While China has gotten lots of recent attention for offering huge infrastructure projects in Africa in exchange for oil and other commodities, officials from another major Asian economic power, South Korea, are also busy trying to reach more deals on the continent.
Much like China, Young-Tae Kim, a diplomat from the Korean embassy in Washington, explains South Korea needs natural resources.
“We are in a lack of natural resources. 84.1 percent of the total energy consumed in 2010 in Korea was related to imported fossil fuels. Korea is also a big importer of minerals,” Kim said.
Much like China, South Korea is increasingly turning to Africa for these needs. Korean-Africa trade more than doubled over the last decade to nearly $14 billion.
Another speaker at a Washington conference called “The Korean Approach to Africa”, Philippe de Pontet, from the Eurasia Group, described Korea’s approach as in his words “China-light.”
“We are talking about mega investments with real government backing. You dangle badly needed infrastructure work and capabilities for access to resources that Korea’s economy needs. I think it is quite a similar model,” de Pontet said.
But he warned South Koreans not to imitate the Chinese model entirely, such as relying on its own workforce rather than an African workforce to build infrastructure projects, or focusing too much on elite-level relationships to the exclusion of civil society groups and opposition parties.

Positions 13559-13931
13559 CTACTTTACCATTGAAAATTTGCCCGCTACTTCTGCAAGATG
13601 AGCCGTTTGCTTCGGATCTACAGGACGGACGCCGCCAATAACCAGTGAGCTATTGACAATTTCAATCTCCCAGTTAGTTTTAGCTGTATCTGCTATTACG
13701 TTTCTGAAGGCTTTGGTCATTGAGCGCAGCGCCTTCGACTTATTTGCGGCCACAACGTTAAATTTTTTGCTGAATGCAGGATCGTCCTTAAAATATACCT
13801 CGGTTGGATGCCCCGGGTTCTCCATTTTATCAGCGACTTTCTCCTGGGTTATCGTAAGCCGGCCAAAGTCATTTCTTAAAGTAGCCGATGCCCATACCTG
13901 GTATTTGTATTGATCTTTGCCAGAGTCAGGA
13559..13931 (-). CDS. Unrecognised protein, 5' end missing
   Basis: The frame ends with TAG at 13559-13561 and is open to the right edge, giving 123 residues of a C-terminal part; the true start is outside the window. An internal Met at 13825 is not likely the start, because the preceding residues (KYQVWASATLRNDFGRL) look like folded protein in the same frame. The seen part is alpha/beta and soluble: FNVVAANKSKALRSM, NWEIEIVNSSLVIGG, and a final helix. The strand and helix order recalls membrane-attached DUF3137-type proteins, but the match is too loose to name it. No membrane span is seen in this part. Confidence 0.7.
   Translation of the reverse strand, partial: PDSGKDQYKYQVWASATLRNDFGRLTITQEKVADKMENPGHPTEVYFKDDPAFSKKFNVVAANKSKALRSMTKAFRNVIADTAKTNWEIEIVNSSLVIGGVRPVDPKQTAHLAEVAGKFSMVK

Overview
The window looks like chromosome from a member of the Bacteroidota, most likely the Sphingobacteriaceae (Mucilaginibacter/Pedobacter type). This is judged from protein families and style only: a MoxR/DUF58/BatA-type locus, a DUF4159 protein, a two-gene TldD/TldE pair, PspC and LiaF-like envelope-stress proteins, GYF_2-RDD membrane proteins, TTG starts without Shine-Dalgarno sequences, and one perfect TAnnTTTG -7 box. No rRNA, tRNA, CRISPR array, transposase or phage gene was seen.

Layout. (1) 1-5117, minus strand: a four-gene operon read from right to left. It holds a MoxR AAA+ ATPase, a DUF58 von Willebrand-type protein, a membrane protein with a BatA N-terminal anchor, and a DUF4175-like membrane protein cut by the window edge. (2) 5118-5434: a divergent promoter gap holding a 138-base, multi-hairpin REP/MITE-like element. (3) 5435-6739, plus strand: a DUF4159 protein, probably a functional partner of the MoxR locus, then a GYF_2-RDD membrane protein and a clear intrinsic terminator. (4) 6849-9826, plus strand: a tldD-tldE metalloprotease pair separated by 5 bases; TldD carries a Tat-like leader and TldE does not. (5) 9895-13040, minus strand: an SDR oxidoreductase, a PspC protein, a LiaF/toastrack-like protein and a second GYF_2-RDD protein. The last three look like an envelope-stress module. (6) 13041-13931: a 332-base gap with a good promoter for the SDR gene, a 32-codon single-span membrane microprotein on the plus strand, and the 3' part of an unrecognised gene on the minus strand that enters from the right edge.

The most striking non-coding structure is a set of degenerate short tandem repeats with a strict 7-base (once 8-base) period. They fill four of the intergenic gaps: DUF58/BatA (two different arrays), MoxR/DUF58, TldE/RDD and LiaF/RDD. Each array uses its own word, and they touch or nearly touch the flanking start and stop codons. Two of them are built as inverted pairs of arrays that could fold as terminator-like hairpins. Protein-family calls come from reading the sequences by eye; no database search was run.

South Korean companies have also been looking to purchase African land. One example is in Madagascar where a recent 99-year lease by Daewoo Logistics to grow corn and make biofuels on a vast tract of land in exchange for infrastructure projects sparked political discontent and was later cancelled. Many farmers in Madagascar were angered they would be kicked off their land with no compensation.
The South Korean diplomat Kim said his country is now trying to make sure this does not happen. “We had some difficulty in clarifying the ownership and how we divide this land into several pieces, for public good and private goods. But Madagascar, like in other African nations, the relationship between landowners and land on which people are living is not so clear, so I think the first thing we have to do is to survey lands and clarify the ownership of the land first,” Kim said.
Panelists agreed an effective win-win approach for South Korea to tackle more African investments would be through public-private initiatives.
Raymond Gilpin, with the United States Institute of Peace, said this risk-mitigating model would be useful to, for example, build water and power utility projects for Africa’s growing population.
“Korea’s history with PPP over the last 15 years has a lot that could benefit the African continent,” Gilpin said.
PPP is the acronym for public-private partnerships.
South Korea rapidly developed from extreme widespread poverty in the 1960s to becoming the world’s 15th biggest economy with the help of not-for-profit government-backed companies such as Korea Expressway Corporation, Korea Land Development Corporation and Korail.
Visits by South Korean delegations in Africa are often accompanied by newspaper commentary from analysts and quotes from government officials, saying they would like to see the quick Korean expansion model duplicated in their own country. But the commentators often also mention the fact South Korea did not grow from selling its own resources, but rather through its manufacturing and more recently its high-tech sectors.